Morning Star Boys’ Ranch has moved the bulk of its assets, including securities and real estate worth millions of dollars, to a nonprofit foundation in advance of the first trial over sexual abuse lawsuits against it.
In 2007, the ranch transferred more than $12 million in securities and other assets to the Morning Star Boys’ Ranch Foundation, an organization that supports youth sports and other charities, according to federal tax documents.
On April 2, the ranch deeded to the foundation 25 parcels of Spokane County real estate with a total assessed value of nearly $3.5 million. The signature appearing on those deed transfers as both grantor and grantee was that of Joe Pickert, a foundation board member who at the time was executive director of both the foundation and the ranch.
Those transactions follow the filing of 18 lawsuits against Morning Star Boys’ Ranch and some of its employees by former residents of the south Spokane facility for troubled boys, alleging beatings and sexual abuse. The lawsuits were filed beginning in 2005.
Morning Star and its supporters have vehemently denied those allegations, saying those filing suit are trying to squeeze money from the nonprofit organization.
Attorneys for 15 of the 18 plaintiffs against the ranch now have filed a motion seeking to delay trial in Spokane County Superior Court so that they can depose board members of the ranch and the foundation about the asset transfers. Morning Star’s attorney countered in a court filing Tuesday that he will try to prevent those depositions.
In an e-mail Wednesday, Seattle attorney Tim Kosnoff accused “Morning Star insiders” of trying to protect the ranch’s assets from upcoming litigation and “conspiring to commit a fraud of massive proportions.” He called upon state and federal authorities to open a criminal investigation into the matter.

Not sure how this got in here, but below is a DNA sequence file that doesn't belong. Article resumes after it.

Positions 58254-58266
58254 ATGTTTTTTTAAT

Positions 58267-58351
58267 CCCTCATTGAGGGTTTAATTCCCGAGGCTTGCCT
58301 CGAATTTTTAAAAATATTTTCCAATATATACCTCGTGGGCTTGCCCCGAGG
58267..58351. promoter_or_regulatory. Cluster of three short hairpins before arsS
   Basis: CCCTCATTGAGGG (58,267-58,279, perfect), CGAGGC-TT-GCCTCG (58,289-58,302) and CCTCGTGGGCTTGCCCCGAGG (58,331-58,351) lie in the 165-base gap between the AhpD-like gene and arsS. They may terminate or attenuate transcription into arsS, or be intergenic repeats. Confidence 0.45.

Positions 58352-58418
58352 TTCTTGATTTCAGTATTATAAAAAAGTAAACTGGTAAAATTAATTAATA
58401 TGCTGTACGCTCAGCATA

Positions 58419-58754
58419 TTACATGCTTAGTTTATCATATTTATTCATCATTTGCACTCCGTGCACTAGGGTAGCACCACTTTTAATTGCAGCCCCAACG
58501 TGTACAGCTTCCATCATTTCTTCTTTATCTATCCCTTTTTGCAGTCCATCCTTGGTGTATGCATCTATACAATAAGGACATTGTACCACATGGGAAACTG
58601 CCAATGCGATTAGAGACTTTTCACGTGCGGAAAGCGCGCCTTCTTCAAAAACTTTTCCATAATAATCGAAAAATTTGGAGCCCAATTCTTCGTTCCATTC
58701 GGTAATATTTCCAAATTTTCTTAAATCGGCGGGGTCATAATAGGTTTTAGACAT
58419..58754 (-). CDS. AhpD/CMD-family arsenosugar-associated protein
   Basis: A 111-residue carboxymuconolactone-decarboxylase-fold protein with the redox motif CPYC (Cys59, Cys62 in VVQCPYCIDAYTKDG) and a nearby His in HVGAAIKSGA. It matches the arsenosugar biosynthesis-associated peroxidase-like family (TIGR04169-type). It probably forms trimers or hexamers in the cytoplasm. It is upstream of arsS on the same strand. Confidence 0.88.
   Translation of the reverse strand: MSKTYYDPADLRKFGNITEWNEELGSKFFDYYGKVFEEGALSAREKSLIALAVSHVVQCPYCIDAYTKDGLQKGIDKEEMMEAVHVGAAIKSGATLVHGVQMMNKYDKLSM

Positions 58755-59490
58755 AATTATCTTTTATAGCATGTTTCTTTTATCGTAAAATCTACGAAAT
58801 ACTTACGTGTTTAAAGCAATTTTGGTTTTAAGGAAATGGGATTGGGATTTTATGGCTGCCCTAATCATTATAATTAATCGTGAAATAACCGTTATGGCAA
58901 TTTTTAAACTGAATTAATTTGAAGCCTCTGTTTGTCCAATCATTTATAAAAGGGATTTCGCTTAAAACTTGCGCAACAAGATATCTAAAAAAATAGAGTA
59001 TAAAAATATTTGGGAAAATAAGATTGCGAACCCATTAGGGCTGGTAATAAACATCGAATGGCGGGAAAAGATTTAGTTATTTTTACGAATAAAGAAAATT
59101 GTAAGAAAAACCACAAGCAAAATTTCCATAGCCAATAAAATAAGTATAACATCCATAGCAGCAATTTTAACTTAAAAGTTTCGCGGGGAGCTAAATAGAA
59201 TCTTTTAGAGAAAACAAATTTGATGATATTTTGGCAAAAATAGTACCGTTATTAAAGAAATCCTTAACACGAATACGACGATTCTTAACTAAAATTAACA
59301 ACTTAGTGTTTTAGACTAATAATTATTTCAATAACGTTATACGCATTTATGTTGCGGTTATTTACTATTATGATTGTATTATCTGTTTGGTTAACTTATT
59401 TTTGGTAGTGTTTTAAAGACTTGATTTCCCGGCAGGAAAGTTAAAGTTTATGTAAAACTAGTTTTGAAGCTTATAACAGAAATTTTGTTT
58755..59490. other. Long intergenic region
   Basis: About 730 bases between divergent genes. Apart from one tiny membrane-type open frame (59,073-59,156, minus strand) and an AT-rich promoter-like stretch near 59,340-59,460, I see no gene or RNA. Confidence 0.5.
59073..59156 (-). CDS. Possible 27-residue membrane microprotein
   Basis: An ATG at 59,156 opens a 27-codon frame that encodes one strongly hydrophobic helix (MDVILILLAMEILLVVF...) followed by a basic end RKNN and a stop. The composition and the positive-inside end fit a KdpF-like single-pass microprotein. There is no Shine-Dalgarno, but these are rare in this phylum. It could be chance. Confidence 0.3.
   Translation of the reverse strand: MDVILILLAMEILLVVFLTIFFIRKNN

The directors of the Morning Star Boys’ Ranch and the newly renamed Morning Star Foundation deny that the transfers were made to defraud potential creditors, which would be a violation of state law.
“There was no attempt to defraud anybody,” said Richard I. Petersen, the ranch’s executive director, who added that forming a foundation is a common practice among charitable organizations.
“It was transparent and done with the advice of legal counsel,” Petersen said.
Petersen, who has served on the ranch’s board of directors since 2008, became director in April, succeeding Pickert, who remains executive director of the Morning Star Foundation.
According to Pickert, the foundation, established in 2006 “to support causes that help young people grow into successful citizens,” raises funds through charitable donations. By far, most of the foundation’s assets are a result of the transfer from the ranch.
The foundation’s federal tax filing for 2008 shows it began the year with $12.5 million and ended with $9.1 million. It raised $137,000 through contributions and grants and reported total revenue of $321,000. It paid out $1.4 million in grants, most of that to support the operations of the ranch, according to the tax documents.
Other beneficiaries include Spokane South Little League, AAU Youth Basketball, Southside Christian School and Greater Spokane League programs, Pickert said.
Asked if the ranch’s benefactors approve of the assets being used for purposes other than caring for troubled boys, Pickert said, “The foundation is a vehicle for us to preserve and protect what the donors intended.”
Attorneys for the plaintiffs saw the ranch’s transfer of assets “without the exchange of reasonable equivalent value” as an attempt to render the nonprofit judgment-proof.